DELHI: The home loan EMI is divided into interest and principal repayment, and the proportion of each changes over the years as the interest component falls and the principal rises. So, if Kamat prepays the loan, he will find a large amount of principal still outstanding, while the interest would already have been paid, assuming full term. When a loan is paid in part, the EMI for the remaining period is reworked. However, this is also based on the assumption of a full-term repayment, where the interest is front-ended.
Kamat might find that repaying the loan will shrink his personal balance sheet since only the house will remain as an asset. If, on the other hand, he invests the money, his asset base will diversify and become bigger. Given the stability in the couple's income, Kamat should have no problem paying the EMI. If there is a risk, he will not need to sell the house, but can sell the investment to repay the loan as required.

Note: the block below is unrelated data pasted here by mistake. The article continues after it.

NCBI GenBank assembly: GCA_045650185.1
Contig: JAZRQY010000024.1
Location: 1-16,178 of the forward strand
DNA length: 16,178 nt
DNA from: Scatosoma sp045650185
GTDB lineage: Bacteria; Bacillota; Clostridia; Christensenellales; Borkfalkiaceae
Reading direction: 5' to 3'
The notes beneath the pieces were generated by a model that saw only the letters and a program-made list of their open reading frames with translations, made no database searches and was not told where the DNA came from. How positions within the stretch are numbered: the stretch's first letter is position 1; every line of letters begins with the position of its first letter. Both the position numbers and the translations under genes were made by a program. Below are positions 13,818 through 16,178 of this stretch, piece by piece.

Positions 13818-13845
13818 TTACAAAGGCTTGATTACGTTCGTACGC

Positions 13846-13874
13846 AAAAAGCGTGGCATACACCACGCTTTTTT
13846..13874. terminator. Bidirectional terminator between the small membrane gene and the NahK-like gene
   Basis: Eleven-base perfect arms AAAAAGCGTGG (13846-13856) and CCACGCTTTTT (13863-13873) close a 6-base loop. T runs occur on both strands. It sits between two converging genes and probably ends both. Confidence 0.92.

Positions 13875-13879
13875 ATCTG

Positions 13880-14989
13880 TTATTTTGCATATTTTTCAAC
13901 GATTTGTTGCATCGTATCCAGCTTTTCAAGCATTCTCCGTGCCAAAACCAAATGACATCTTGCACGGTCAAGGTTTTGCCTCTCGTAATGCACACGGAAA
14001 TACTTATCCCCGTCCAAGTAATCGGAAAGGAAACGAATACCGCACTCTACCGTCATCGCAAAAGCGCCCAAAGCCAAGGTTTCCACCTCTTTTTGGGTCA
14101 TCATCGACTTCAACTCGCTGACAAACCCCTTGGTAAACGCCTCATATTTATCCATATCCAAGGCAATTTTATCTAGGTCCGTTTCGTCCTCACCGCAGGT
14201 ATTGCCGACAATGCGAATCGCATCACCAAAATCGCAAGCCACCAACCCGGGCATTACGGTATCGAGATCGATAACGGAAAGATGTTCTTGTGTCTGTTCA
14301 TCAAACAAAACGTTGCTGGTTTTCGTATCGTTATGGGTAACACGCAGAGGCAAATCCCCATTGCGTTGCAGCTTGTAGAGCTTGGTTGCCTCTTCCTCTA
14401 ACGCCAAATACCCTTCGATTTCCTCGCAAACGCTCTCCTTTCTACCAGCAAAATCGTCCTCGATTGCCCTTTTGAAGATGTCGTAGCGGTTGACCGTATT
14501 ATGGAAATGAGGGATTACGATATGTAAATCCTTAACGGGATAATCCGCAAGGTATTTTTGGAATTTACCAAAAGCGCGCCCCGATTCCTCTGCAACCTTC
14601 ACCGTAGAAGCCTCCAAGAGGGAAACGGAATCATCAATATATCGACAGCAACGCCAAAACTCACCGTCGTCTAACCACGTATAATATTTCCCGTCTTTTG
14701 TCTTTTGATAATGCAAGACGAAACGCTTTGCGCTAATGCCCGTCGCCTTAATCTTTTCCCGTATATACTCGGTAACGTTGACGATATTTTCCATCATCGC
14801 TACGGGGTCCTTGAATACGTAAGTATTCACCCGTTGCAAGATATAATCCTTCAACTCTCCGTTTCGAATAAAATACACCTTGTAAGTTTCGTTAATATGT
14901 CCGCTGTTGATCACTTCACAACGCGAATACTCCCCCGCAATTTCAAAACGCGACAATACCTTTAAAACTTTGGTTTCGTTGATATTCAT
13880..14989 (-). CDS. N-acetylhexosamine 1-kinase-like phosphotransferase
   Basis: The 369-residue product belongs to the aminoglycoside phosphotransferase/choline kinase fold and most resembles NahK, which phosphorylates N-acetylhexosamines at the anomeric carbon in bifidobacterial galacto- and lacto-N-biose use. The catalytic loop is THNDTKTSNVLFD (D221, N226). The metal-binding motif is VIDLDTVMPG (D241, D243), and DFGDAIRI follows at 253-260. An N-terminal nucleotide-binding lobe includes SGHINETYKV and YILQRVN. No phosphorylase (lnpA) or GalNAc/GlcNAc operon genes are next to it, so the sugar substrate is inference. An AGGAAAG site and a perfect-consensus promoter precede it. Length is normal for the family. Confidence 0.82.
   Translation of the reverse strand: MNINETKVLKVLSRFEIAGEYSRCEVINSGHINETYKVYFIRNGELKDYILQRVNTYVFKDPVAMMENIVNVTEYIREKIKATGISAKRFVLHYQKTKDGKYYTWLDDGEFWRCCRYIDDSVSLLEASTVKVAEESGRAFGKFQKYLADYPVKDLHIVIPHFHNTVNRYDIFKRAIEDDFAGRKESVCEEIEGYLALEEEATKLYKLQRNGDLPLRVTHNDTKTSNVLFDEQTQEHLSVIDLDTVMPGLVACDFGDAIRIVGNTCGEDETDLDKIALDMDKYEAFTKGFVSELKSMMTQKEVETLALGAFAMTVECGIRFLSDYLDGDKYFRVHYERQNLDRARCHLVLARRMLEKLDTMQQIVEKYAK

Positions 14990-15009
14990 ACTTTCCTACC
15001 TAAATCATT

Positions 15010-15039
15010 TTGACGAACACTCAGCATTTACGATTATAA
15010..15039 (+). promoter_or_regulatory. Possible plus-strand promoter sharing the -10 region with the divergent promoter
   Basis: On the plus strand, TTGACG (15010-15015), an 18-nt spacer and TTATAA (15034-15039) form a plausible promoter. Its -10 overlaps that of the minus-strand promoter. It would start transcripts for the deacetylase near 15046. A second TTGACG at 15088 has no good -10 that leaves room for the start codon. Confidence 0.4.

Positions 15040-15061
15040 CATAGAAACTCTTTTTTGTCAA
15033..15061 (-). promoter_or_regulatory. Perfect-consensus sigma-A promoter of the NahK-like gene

Kamat should ensure that his investment does not grow at a rate lower than the one paid on the home loan interest. He should also ensure that the money is kept in shares, mutual funds or other instruments, which can be sold when required. The investment can appreciate over time and be available for other needs compared with the investment in house, which is not flexible and cannot be used as required.